Boruto: Naruto Next Generations
by Amy McNulty,
How would you rate episode 104 of
Boruto: Naruto Next Generations ?
Cuteness abounds as Mitsuki makes a new friend in this week's post-arc breather. While helping the Leaf's police force pursue a jewel thief known as Nezumi, Team 7 stumbles upon a frightened stray kitten. Since Sarada's building doesn't allow pets and Boruto is currently unable to ask his parents for permission, Mitsuki is tasked with offering the animal a temporary home. Although Mitsuki initially tends to his new responsibilities in a predictably mechanical manner, he quickly develops a fondness for the kitten, whom he names Mikazuki. Soon after, Mikazuki falls ill, prompting Mitsuki to seek advice from a local pharmacy and the Leaf's general hospital. While receiving directions to a nearby veterinary clinic, Mitsuki fails to notice when a mysterious man (later revealed to be Nezumi himself) makes off with the kitten.
After tracking Nezumi down, Team 7 learns that the thief had forced Mikazuki to swallow a stolen jewel during the gang's initial pursuit—and he now intends to retrieve his prize by slicing the animal open. Fortunately, with some timely assistance from the police, Nezumi is apprehended and Mikazuki undergoes an operation to remove the jewel before being released into Mitsuki's care. However, not long after its recovery, the kitten is reunited with its mother, prompting it to leave Mitsuki, who seems mildly upset despite putting on a tough face. While settling in for his first cat-less night, Mitsuki notices Mikazuki tapping on his balcony door. Reasoning that the kitten has come to visit, Mitsuki resolves to leave the door open so that former his roomie always knows it's welcome.
Though the story plays out as predictably as you might expect, episode 104 is loaded with charm and contains enough warmth and humor to make up for its unambitious narrative. Mitsuki's stoic, indifferent temperament makes him the ideal foil for a rambunctious kitten, and his gradually growing affection for Mikazuki comes across as genuine. The unaffected bumbling he displays in his attempts to care for a living creature sets the stage for a bevy of funny and endearing fish-out-water moments. (His preferred serving method for powdered milk is particularly hilarious.) Of course, it wouldn't be a ninja story without some danger, and Nezumi's presence helps facilitate some stakes, even if he's a one-note antagonist who doesn't pose much of a threat to anyone but the cat. Still, the predicament he puts Mikazuki in serves as an effective vehicle for illustrating how strong Mitsuki's attachment to the animal becomes.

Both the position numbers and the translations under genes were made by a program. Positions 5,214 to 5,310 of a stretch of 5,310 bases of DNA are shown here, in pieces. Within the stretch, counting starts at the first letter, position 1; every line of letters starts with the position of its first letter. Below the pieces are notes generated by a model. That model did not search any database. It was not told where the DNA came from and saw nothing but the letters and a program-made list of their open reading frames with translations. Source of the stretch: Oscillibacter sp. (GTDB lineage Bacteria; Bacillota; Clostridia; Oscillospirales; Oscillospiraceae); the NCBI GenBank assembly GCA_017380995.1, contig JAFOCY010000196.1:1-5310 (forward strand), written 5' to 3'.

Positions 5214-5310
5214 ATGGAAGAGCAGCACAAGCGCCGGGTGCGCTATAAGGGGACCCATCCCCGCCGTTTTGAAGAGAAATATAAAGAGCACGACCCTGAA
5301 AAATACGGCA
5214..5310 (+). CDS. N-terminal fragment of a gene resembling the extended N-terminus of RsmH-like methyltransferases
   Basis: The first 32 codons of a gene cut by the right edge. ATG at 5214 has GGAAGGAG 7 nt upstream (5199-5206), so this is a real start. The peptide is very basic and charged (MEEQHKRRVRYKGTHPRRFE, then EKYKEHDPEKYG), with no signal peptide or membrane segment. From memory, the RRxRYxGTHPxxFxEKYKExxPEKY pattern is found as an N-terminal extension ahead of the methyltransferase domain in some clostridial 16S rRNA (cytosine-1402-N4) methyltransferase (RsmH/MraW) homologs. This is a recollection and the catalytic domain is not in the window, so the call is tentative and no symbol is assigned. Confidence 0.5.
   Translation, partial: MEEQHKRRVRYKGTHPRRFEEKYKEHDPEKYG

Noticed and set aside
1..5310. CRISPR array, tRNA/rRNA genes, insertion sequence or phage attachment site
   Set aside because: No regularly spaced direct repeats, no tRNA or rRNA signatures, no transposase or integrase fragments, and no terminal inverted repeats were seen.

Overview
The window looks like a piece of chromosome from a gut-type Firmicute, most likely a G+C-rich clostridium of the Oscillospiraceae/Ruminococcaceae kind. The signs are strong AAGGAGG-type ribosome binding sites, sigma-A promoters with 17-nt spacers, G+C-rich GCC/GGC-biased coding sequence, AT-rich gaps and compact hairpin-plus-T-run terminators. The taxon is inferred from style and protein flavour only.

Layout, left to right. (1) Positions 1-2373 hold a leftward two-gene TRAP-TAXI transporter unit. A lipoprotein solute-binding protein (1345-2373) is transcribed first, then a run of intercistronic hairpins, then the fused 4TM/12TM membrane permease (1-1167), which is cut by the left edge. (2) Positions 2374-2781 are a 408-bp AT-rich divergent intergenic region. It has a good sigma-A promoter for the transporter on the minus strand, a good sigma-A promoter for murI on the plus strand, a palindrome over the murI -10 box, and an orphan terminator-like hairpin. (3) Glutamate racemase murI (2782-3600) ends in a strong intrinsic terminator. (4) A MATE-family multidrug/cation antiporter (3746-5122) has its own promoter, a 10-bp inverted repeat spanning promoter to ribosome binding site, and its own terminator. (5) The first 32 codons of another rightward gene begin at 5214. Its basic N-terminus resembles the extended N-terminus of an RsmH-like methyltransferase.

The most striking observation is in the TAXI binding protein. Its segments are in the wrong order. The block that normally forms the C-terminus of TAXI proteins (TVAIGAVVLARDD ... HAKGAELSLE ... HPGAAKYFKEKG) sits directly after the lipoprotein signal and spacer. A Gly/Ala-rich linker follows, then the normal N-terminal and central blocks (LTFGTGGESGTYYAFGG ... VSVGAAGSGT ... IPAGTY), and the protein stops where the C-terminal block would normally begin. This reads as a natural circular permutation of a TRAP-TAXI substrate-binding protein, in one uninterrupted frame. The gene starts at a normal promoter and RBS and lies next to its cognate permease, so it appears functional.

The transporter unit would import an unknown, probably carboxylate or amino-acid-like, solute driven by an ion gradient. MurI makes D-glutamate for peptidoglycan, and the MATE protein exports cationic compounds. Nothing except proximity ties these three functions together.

While the narrative as a whole feels less contrived than many animal-bonding stories, there are still instances of clunkiness—particularly Boruto's explanation for not bringing the kitten to the Uzumaki house. He initially claims he'll need to ask his mother, which sounds reasonable enough, but the next day, he claims to have forgotten that Hinata and Himawari left to visit Hiashi and will be gone for two or three days. (This isn't played for laughs.) Stranger still is the fact that Hiashi has been shown to live within walking distance of the Uzumaki home, which makes spending consecutive nights at his house an odd choice. (This isn't played for laughs, either.) Also, despite being fully aware of Mitsuki's lack of a traditional upbringing and general obliviousness when it comes to human behavior, neither Boruto nor Sarada make any real effort at showing him the ropes of pet ownership.
Mitsuki's ongoing struggle to understand human behavior is always entertaining, and his latest turn in the spotlight is no exception. Mikazuki is adorable, Mitsuki's attempts to care for it are endearing, and their dynamic is practically guaranteed to leave viewers with a case of the warm fuzzies. While the story falls flat in certain areas, episode 104 provides just enough cuteness, humor, and character growth to rank among the show's most memorable self-contained installments.
Amy is an author who has loved anime for over two decades.
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